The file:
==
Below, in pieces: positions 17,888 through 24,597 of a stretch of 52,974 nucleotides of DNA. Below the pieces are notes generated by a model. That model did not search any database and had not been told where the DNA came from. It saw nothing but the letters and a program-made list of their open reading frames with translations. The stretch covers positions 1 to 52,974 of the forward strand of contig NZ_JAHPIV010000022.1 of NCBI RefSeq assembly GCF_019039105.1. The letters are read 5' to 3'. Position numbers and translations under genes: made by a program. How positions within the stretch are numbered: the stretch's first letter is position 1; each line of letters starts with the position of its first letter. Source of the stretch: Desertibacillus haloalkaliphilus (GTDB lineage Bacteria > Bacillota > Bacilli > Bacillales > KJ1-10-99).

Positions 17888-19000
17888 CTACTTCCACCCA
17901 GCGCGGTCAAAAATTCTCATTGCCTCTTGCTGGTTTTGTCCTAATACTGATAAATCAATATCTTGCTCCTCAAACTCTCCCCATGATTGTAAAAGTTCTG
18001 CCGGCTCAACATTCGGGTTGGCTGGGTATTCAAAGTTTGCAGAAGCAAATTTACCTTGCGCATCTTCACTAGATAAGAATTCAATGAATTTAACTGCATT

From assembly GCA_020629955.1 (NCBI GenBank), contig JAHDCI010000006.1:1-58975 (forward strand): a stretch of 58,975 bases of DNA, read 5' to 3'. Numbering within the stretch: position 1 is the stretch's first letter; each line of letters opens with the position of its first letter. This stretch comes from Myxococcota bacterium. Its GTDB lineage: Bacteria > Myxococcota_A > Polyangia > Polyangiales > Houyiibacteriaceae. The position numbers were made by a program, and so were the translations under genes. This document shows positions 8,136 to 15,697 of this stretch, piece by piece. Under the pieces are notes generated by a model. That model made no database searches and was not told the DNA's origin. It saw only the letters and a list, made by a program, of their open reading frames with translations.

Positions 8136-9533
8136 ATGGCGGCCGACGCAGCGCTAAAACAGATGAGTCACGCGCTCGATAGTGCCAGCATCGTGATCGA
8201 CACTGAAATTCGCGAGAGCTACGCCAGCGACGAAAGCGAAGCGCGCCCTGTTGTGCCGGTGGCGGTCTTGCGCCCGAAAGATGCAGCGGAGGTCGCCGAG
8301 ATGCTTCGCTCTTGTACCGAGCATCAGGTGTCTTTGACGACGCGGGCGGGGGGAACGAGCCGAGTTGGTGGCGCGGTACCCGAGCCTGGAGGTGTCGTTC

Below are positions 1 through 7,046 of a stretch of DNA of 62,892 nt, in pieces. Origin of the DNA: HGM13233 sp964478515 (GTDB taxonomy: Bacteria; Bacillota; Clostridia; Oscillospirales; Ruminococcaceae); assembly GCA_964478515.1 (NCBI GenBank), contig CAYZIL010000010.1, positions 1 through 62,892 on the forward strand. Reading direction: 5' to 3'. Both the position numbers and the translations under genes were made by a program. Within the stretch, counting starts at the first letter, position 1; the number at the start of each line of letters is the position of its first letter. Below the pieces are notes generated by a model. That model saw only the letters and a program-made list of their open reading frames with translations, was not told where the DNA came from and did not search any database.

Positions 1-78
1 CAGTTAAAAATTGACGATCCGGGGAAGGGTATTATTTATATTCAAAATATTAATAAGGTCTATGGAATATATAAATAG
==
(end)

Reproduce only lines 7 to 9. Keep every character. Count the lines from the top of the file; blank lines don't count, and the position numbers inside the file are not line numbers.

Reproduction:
Positions 8136-9533
8136 ATGGCGGCCGACGCAGCGCTAAAACAGATGAGTCACGCGCTCGATAGTGCCAGCATCGTGATCGA
8201 CACTGAAATTCGCGAGAGCTACGCCAGCGACGAAAGCGAAGCGCGCCCTGTTGTGCCGGTGGCGGTCTTGCGCCCGAAAGATGCAGCGGAGGTCGCCGAG